When interglobe enterprises launched MOVIN Express—a B2B logistics JV with UPS—last May, J.B. Singh, Director of the company, did not expect it to be such a success. Singh, a veteran of the aviation and hospitality industries, attributes it to a mind shift happening across the world’s fifth-largest economy, where clients prefer to deal with structured, high-performance logistics players. “They want a process-driven environment, things to move on schedule, and high-performance teams to bring down costs and make things more efficient,” says Singh, during an interaction with BT in his sun-kissed office in Gurugram. MOVIN has expanded to 49 cities in Q3FY23 from 28 in Q2, nearly doubled its headcount to 800 personnel from 460, and currently reaches more than 3,000 pin codes in India.
In eastern India, regional carrier IndiaOne Air launched operations last August with two nine-seater Cessna Grand Caravan EX aircraft to underserved destinations such as the left-wing extremism-impacted Jeypore district in Odisha. The airline today covers eight destinations, and has consistently reported passenger load factors (occupied seats in aircraft) of over 90 per cent since inception, data from Directorate General of Civil Aviation (DGCA) shows. “If urbanisation in India has to rise to 50 per cent, and its GDP has to jump to $15-20 trillion over the next two decades, aviation has to become accessible to the people living in Tier II and III cities,” says Arun K. Singh, CEO of IndiaOne Air.
Down South, Chennai-based Srinath Ravichandran, with a Master’s in Aerospace Engineering from the University of Illinois, Urbana-Champaign, returned to India in 2017, intending to take spacetech to the masses. Bonding with Moin S.P.M. over games of backyard cricket, he co-founded AgniKul in 2017. In November 2021, AgniKul became not only the first spacetech player to successfully test a single-piece 3D-printed rocket engine, but also became the first Indian company to open a spaceport and mission control centre at the iconic Satish Dhawan Space Centre in Sriharikota. “This is the best time to launch a spacetech start-up in India. There is a clear business need, potential investors have realised its importance, and the government is willing to help,” says Ravichandran.
As India gears up to become an economic powerhouse, the above examples illustrate how the country’s business paradigm is transforming. In the post-pandemic period, India has not only managed to make a relatively quick recovery, but rising consumer demand has also managed to insulate it from the slowdown in most G20 economies. If the momentum is sustained, the country may touch GDP of $10 trillion by 2035, a study by the Centre of Economics and Business Research shows.
“India’s economy is likely to be the world’s third largest in dollar terms by the end of this decade,” says Sanjeev Sanyal, Member of the Economic Advisory Council of the Prime Minister. “Our per capita income will still be below that of western countries, but I feel that in 25 years we will have ended absolute poverty, become the top exporter of goods and services to the world, made the energy transition, and taken our rightful place on the UN Security Council.” Sanyal feels the country must continue to strive for the next cycle of reforms, particularly in administrative and judicial areas.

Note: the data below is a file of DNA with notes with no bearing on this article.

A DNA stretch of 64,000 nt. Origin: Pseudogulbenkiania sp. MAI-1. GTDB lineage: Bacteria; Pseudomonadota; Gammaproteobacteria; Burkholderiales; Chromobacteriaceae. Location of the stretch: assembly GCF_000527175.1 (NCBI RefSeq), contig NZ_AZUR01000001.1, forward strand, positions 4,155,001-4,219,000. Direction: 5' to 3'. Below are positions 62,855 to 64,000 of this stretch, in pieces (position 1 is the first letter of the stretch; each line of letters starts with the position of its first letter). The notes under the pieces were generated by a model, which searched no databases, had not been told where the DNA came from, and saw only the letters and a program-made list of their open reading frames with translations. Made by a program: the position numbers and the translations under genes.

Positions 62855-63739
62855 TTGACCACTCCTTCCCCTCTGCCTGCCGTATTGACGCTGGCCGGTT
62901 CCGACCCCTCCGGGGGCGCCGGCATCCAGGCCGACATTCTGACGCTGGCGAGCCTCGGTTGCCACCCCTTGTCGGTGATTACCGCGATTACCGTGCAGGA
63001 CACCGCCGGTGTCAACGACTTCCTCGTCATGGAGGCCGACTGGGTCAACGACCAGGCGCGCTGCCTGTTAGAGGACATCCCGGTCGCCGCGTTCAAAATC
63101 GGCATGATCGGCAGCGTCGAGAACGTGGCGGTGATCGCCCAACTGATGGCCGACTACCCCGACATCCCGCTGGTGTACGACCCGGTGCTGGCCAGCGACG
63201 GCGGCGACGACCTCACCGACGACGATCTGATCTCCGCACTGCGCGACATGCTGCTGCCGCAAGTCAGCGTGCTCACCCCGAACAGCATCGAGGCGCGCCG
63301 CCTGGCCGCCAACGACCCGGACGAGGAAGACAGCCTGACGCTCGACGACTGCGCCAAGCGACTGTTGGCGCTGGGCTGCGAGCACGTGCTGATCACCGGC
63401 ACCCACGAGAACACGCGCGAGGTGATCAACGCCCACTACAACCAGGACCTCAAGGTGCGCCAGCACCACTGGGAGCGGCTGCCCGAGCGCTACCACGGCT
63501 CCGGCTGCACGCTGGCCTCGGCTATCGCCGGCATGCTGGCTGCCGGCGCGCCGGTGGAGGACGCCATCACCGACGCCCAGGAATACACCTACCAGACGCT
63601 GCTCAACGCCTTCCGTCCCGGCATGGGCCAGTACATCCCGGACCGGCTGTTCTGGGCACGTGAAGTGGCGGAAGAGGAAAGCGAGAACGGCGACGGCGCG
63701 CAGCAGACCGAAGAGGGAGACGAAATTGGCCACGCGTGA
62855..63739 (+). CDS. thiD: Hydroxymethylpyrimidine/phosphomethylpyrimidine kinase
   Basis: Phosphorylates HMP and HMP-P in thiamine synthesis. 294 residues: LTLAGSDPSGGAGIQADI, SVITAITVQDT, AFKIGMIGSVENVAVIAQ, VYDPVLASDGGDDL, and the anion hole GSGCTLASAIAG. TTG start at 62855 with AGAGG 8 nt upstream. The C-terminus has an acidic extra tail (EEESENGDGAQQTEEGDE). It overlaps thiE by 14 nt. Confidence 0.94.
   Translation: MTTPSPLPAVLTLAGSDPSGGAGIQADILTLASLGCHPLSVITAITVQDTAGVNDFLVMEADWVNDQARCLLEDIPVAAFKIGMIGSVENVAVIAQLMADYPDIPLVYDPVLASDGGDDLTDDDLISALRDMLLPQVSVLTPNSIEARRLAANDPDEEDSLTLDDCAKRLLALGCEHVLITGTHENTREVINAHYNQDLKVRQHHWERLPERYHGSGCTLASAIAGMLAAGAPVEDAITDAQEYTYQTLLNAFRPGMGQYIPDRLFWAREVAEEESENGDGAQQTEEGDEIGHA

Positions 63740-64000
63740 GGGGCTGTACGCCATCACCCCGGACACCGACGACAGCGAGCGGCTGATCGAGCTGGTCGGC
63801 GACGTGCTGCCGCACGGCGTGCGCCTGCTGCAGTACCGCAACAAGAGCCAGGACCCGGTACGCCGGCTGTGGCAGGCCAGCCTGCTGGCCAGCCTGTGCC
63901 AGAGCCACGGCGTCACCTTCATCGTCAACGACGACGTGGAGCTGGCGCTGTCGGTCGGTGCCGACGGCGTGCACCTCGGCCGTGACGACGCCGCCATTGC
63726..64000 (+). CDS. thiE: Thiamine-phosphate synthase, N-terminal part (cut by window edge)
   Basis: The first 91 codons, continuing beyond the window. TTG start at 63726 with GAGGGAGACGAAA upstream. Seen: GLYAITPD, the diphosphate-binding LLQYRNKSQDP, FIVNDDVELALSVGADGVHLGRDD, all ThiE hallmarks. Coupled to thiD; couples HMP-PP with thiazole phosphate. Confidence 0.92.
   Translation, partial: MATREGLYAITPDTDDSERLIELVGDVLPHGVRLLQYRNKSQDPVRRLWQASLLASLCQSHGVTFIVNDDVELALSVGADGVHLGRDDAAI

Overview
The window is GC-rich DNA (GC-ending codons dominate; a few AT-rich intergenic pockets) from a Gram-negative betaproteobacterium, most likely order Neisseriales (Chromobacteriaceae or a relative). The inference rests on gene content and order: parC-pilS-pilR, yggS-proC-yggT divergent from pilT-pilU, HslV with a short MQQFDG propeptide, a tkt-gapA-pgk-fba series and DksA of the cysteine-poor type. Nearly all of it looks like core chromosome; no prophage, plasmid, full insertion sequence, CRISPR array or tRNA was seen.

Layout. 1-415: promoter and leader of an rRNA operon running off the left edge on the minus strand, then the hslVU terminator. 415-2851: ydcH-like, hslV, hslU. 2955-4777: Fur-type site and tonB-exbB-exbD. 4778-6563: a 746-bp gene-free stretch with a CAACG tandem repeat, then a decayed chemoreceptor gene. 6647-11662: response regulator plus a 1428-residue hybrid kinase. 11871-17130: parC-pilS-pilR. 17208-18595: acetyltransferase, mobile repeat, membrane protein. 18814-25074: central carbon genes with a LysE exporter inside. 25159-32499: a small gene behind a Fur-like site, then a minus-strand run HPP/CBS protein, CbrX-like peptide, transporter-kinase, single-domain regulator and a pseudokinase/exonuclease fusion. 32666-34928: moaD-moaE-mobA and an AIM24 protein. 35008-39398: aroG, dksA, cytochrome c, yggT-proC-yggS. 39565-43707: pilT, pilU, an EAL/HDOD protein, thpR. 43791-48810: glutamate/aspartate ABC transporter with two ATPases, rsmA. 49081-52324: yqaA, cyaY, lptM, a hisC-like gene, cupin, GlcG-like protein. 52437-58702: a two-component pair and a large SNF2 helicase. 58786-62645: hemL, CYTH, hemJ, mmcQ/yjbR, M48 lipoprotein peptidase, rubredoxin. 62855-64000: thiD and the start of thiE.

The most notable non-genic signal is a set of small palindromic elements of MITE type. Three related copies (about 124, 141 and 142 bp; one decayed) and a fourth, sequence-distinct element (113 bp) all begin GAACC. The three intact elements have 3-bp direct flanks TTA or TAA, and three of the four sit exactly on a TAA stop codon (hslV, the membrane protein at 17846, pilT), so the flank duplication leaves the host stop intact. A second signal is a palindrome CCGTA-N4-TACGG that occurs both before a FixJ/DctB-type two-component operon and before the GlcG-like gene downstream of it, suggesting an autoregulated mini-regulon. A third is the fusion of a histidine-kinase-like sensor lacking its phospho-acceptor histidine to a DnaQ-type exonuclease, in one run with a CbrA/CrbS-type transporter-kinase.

The last point is significant. Experts have continually urged for reforms in the bureaucratic and judicial processes to make India more lucrative. Before the World Bank discontinued its Ease of Doing Business rankings in 2021, the country stood at a lowly 163rd spot among 190 countries in contract enforcement. Deven R. Choksey, MD of KR Choksey Holdings, blames it on the old framework: “Bureaucrats end up amassing more powers through archaic laws and bring discredit to ease of doing business. While the government is trying to clean up the legal framework, the process is not moving at the desired rate.”
Moreover, in the event of a dispute between the central and state governments, infrastructure projects suffer long delays. “While the central government does the heavy lifting, state governments are often found lacking in their implementation,” says Choksey, adding that’s why results vary from one state to another. Take the case of the Mumbai-Ahmedabad High Speed Rail corridor that slowed down after the swearing-in of the former Uddhav Thackeray-led Maha Vikas Aghadi government. It may have jacked up the cost of the Rs 1.8-lakh crore project by a few thousand crores.
So, how will this relationship mature? “That is difficult to predict as these things evolve with the needs of the time,” says Sanyal. “A key issue will be the process of transferring resources to the third tier of government—municipalities and panchayats.” He sees this shift to grassroots as empowering development over the next 24 years.
The country’s famed resilience and the ability to leapfrog technologies are expected to support growth. For example, IMF has termed Direct Benefit Transfer—that transfers welfare money directly to bank accounts of beneficiaries—a “logistical marvel” given the country’s sheer size. “The systematic roll-out of digital infrastructure has not only resulted in increasing tax compliance, but also brought down the cost of goods and services. Positive developments on social infrastructure, the production-linked incentive (PLI) scheme, digital framework, 5G and Industry 4.0 are helping get investments to India despite several hurdles,” points out Choksey.
India is keen to harness Industry 4.0 to become a global manufacturing hub, with even PM Narendra Modi asserting that the country could lead the fourth industrial revolution. Anku Jain, MD (India) at Taiwanese fabless chip major MediaTek, sees this to be making Indian manufacturing smarter. “In a factory, the entire equipment, sensors and processes can be digitalised. If a machine has some issues, you can carry out preventive maintenance. Data provided by sensors to intelligent servers in the backend can be utilised to take appropriate action and improve the efficiency of the process,” he says.